Following the storm that brought a crippling blizzard to the north-central United States and a multi-day severe weather outbreak across the South, another burst of chilly air will surge back into much of the East early this week. But how long will the chill last?
Unfortunately for warm-weather lovers, no prolonged June-like warmth is anticipated for the rest of April.
The gusty thunderstorms and torrential downpours that slammed the Southeast on Sunday and Sunday night and will bring heavy, flooding downpours to the mid-Atlantic and southeastern New England on Monday will mark the leading edge of chillier air moving eastward from the Midwest.
That air will turn cold enough to allow snow showers as far south as the mountains of West Virginia, western Maryland, western and central Pennsylvania, and much of New York on Monday night and Tuesday.
“Due to the strong April sun angle, snow will have to fall heavily to accumulate during the daylight hours,” AccuWeather Meteorologist Kyle Elliott said. “Roadways should be mainly wet during the daylight hours but can turn snow-covered and slushy Monday night in areas that get hit by a heavier snow shower or squall.”
Because the atmosphere can generally hold more moisture in the middle of spring than during the winter months, any snow squall can briefly produce snowfall rates in excess of an inch per hour.
“Motorists traveling across interstate 80 from central Pennsylvania to eastern Ohio should exercise caution and reduce speeds when encountering snow squalls, especially since the stretch of I-80 from central to western Pennsylvania is notorious for multi-car pileups in whiteout conditions,” Elliott added.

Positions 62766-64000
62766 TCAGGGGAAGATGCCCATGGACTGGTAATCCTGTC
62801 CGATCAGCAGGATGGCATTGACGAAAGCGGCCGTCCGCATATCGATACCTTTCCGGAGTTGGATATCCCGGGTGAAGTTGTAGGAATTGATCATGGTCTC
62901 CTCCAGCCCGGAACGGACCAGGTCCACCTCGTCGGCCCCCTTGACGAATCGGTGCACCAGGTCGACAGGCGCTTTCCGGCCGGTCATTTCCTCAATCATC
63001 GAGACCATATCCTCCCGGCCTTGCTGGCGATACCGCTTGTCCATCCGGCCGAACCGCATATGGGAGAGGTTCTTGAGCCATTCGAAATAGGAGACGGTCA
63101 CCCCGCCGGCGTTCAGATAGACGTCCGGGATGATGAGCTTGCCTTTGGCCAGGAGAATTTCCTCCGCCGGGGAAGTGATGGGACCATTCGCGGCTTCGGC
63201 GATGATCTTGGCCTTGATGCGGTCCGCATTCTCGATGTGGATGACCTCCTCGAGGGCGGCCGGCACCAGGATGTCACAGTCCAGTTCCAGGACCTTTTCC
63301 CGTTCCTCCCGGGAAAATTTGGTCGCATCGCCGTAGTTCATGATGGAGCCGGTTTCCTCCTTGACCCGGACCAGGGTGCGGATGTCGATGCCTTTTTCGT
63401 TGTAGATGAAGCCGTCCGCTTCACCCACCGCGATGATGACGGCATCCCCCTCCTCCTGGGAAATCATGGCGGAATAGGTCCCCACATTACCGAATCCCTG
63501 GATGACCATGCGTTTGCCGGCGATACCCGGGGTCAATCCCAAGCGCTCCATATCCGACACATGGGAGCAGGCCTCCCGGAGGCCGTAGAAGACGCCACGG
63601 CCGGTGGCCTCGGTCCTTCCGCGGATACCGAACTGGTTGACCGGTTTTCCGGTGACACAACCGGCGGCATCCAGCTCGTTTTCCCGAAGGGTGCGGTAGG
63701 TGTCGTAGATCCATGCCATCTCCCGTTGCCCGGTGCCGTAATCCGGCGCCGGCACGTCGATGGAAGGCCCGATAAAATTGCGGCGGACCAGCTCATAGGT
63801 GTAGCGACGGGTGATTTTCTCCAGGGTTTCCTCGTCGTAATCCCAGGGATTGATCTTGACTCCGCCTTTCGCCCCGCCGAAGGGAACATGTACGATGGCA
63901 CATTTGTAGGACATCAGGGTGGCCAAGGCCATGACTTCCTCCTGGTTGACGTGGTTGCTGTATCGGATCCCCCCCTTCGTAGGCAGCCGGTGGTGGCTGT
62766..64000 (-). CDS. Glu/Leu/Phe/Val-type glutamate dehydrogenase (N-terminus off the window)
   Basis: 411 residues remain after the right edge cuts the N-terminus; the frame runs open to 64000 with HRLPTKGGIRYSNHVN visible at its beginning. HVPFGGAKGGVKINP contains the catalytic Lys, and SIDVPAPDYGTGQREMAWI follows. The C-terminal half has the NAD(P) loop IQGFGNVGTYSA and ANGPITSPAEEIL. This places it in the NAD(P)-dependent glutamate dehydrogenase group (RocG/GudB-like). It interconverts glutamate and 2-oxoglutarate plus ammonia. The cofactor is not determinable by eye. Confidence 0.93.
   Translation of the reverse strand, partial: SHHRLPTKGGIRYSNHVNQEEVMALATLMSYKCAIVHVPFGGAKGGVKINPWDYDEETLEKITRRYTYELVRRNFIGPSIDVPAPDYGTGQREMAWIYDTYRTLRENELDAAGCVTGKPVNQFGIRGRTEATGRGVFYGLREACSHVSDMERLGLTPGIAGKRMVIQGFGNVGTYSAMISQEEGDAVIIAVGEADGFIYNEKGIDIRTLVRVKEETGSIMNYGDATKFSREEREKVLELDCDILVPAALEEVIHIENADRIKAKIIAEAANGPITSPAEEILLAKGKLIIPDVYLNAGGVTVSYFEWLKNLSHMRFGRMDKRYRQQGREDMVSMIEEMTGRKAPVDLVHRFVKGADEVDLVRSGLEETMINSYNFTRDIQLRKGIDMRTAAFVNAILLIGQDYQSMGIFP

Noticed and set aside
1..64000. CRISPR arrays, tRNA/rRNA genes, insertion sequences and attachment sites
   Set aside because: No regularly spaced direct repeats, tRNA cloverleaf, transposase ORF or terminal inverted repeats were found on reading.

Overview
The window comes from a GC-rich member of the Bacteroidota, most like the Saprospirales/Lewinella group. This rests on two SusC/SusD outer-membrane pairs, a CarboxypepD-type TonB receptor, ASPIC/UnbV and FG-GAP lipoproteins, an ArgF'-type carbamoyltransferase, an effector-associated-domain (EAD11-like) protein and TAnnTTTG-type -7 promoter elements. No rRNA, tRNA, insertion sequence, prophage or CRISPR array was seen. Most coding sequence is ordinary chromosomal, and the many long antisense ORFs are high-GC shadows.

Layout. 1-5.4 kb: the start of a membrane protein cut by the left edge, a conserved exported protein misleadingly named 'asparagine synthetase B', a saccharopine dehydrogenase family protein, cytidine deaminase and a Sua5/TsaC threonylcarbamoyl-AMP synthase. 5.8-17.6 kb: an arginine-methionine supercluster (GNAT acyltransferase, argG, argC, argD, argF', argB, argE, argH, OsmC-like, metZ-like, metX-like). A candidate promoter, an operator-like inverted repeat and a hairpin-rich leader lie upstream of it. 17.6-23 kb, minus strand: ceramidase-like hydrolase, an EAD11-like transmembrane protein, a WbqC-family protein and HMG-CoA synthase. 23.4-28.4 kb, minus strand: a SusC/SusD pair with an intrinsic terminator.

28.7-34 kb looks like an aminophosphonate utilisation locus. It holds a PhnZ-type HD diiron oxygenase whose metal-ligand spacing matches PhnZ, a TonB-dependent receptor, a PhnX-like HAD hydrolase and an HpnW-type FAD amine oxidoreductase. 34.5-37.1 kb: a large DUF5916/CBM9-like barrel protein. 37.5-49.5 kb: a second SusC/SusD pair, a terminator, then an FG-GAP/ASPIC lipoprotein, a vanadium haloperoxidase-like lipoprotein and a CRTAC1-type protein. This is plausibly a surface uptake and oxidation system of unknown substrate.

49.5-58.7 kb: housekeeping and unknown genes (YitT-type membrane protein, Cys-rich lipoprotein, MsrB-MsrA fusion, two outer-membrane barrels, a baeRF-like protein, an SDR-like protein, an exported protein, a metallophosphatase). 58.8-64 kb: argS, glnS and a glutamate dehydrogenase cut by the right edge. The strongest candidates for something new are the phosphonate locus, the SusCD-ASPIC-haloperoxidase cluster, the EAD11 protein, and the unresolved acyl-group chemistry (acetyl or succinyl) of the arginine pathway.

Sub-freezing temperatures throughout the region on Monday and Tuesday nights will threaten to damage any blossoms that have emerged during the recent spell of June-like warmth and further delay the growing season, especially in the mid-Atlantic.
However, just as lasting warmth is not expected, the prolonged cold and snowy weather experienced in the past six weeks is not likely. Instead, back-and-forth mild and cool days are foreseen.
“If we group all of the days together through the end of the month, we expect them to average a couple degrees below normal,” according to AccuWeather Long-Range Meteorologist Evan Duffey.
“This means there will be a few days where temperatures surge well above normal, but there will probably be more days where temperatures are a few degrees below normal.”
On a positive note, when a flow from Canada is in operation, strengthening sunshine will take some of the chill out of the air during the midday and afternoon hours. The chill will be most noticeable at night and at the start of the day.
Where and when the sun is out, AccuWeather RealFeel® Temperatures will generally be several degrees higher than the actual temperature.
Another plus for warm weather fans is that average temperatures trend upward significantly during April. For example, in New York City, the average high for April 1 is 56 F, while the average high for April 30 is 66.
The big swings in temperature may still allow frosts and freezes into May even in coastal areas of the mid-Atlantic and the Ohio Valley.
For this reason, people should avoid planting annual flowers and sensitive vegetables in the garden just yet, despite the recent show of warmth. It may be tough to get grass seed and some vegetable crops to germinate due to the cold ground.